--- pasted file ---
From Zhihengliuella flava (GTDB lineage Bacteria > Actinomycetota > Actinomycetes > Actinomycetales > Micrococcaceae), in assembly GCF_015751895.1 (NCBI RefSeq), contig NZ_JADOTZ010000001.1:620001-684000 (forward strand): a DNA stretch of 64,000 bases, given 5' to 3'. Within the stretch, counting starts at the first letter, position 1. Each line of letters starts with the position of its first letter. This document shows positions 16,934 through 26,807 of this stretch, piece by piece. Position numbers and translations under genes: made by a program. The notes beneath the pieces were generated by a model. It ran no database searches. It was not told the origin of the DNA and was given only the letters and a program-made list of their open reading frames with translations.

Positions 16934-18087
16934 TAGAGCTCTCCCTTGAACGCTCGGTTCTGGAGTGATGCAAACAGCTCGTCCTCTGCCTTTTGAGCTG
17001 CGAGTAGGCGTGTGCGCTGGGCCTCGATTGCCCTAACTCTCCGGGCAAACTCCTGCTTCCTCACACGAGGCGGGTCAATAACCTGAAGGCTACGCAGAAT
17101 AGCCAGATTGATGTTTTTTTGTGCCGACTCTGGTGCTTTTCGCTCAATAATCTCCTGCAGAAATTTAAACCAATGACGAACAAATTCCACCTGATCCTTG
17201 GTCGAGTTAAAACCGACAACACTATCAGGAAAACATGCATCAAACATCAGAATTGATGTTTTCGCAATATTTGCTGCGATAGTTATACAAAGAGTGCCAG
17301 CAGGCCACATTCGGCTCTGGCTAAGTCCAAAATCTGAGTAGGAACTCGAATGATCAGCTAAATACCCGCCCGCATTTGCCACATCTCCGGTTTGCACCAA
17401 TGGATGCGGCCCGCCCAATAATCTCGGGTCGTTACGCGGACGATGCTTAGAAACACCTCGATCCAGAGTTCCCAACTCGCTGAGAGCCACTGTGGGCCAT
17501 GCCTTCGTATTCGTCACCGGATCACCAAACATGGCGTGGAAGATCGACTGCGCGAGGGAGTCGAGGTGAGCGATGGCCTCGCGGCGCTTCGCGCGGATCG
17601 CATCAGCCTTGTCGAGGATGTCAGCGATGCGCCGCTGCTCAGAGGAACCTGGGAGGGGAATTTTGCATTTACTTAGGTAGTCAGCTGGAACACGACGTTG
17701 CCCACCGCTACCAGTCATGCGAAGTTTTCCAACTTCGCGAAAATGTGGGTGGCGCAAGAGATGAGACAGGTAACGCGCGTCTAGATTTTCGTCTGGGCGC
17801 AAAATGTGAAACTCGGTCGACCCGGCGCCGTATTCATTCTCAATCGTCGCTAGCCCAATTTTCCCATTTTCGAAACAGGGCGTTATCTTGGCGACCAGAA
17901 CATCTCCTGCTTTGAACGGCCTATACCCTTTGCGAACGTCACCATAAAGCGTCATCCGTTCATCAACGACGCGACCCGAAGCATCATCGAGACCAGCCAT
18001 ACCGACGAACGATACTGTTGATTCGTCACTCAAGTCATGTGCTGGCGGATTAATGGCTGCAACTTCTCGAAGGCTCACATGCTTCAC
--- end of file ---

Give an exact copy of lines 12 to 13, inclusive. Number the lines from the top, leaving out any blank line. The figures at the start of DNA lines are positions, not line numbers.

17801 AAAATGTGAAACTCGGTCGACCCGGCGCCGTATTCATTCTCAATCGTCGCTAGCCCAATTTTCCCATTTTCGAAACAGGGCGTTATCTTGGCGACCAGAA
17901 CATCTCCTGCTTTGAACGGCCTATACCCTTTGCGAACGTCACCATAAAGCGTCATCCGTTCATCAACGACGCGACCCGAAGCATCATCGAGACCAGCCAT